by Nat Frothingham
Editor’s note: Here is a lightly edited email exchange on the subject of affordable housing in Montpelier between Nat Frothingham at The Bridge and Kevin Casey, community development specialist at the city’s Planning & Development office.
Frothingham: I’m aware that finding affordable housing, particularly for young adults in Montpelier is a problem. Can you comment on this?
Casey: Nat, it is true that finding affordable housing is a challenge, not just for young people but people of all ages and socioeconomic status.
The 2013 American Community Survey conducted the US Census estimated Montpelier’s vacancy rate at 0.9 percent. A healthy housing market has a five percent vacancy rate. To that end, the city of Montpelier has worked with the Central Vermont Community Land Trust and the Montpelier Housing Authority to increase the number of affordable housing units in Montpelier. Specifically, with the addition of 14 senior housing units above the Montpelier Senior Activity Center, eight units at the Bianchi Hebert building on Barre Street, 34 units at River Station on Barre Street. In addition, in 2014 the city of Montpelier in partnership with CVCLT secured $510,000 in CDBG funds through the Agency of Commerce and Community Development (ACCD) for the rehabilitation of 39 and 40 Barre Streets, which will provide 18 units of housing to a high needs population , construction will begin this summer. These projects have helped to add supply that would otherwise not be available.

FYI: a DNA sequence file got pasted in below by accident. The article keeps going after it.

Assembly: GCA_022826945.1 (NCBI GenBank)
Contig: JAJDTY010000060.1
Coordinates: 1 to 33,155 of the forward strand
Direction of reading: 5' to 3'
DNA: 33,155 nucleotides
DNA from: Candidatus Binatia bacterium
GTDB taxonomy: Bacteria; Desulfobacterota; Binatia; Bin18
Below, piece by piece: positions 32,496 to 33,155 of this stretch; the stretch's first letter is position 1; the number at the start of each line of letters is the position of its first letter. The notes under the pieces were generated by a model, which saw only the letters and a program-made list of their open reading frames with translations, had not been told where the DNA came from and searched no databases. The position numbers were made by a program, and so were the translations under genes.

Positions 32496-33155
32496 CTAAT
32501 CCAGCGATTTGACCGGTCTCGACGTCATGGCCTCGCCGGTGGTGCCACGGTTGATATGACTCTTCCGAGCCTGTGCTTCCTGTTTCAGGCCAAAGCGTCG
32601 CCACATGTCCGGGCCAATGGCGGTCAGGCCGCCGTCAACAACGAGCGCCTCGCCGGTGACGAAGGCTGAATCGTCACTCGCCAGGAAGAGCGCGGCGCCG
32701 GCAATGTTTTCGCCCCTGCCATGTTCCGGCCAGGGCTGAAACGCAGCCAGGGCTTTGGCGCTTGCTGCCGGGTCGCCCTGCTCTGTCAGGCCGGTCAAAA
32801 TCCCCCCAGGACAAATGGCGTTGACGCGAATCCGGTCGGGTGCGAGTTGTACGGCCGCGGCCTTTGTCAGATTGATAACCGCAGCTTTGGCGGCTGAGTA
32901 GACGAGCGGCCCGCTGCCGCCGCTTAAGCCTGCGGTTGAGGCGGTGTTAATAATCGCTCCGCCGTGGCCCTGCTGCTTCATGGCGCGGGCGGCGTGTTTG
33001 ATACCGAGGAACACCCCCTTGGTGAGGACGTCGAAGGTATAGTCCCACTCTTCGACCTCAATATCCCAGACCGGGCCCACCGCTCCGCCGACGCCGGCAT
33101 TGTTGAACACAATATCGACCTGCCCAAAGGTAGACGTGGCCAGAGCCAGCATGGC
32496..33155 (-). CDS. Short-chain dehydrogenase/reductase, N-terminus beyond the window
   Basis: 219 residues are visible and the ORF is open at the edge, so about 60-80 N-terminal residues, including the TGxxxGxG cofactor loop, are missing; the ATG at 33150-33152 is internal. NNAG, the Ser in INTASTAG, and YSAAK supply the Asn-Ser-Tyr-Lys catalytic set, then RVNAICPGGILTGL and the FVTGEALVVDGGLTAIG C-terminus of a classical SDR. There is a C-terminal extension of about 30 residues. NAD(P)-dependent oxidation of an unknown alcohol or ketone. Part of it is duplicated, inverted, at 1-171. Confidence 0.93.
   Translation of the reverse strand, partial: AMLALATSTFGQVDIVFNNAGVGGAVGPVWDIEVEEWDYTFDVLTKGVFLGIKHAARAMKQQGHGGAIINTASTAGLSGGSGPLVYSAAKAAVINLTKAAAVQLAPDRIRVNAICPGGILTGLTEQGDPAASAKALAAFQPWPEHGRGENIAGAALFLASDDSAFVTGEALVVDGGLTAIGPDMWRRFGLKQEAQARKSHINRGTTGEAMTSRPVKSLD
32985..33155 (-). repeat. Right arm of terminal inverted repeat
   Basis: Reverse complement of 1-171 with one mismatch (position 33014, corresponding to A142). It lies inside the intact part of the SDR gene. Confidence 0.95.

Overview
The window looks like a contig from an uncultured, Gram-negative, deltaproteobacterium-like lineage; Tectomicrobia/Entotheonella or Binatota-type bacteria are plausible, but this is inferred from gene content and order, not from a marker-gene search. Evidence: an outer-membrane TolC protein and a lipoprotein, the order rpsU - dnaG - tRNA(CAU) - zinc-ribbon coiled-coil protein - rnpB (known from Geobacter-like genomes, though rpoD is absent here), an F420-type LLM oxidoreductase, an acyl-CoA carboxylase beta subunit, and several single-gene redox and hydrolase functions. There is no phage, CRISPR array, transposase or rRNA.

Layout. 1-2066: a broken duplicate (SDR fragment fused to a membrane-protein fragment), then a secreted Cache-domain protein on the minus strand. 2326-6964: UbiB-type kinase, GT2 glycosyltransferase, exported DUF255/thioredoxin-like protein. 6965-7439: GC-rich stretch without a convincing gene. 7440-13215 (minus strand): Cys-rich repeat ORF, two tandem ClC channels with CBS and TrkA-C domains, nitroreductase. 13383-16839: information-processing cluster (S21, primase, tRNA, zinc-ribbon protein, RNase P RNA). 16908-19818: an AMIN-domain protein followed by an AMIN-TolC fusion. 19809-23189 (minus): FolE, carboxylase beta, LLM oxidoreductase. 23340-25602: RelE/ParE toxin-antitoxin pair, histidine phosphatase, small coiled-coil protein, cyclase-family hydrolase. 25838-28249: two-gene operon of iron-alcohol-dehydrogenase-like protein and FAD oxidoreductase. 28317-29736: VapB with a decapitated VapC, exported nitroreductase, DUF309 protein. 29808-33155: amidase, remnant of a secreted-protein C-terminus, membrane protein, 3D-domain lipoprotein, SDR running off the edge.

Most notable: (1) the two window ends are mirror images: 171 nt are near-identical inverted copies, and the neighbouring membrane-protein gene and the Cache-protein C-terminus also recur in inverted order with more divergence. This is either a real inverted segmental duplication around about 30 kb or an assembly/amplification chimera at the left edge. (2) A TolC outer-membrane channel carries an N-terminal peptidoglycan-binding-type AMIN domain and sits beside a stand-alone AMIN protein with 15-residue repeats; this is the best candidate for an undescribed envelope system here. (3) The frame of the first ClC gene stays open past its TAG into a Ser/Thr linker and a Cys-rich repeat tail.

Frothingham: Kevin, in terms of affordable housing, what specifically is on offer at the One Taylor Street development?
Casey: The issue of affordable housing was discussed in great length during the charette process which took place last spring and summer. (Video of the final charrette meeting can be viewed at the ORCA media site by searching “Taylor.”)
Redstone will be developing market rate housing above the transit center. The development team from Redstone looked at an affordable housing component to the project but it was determined it would not be feasible based on time frame, construction costs, or rate of return. Affordable Housing projects require a tremendous amount of time and money and considering the specific project constraints it would have pushed the project out years. Additionally, to successfully complete a private-public partnership — as this is — the project has to be economically feasible for the private developer. In this case, Redstone could not make affordable housing financially work without significant subsidies which are not available for this project.
Frothingham: What is the mix of housing options (size of apartments and actual rents) at the projected One Taylor Street?
Casey: Under the current plans, Redstone will develop between 34 and 40 market rate rental units above the transit center at 1 Taylor Street. This will include a mix of studio, one and two bedroom apartments. Currently it is estimated that the rental rates will between $950 and $1,500.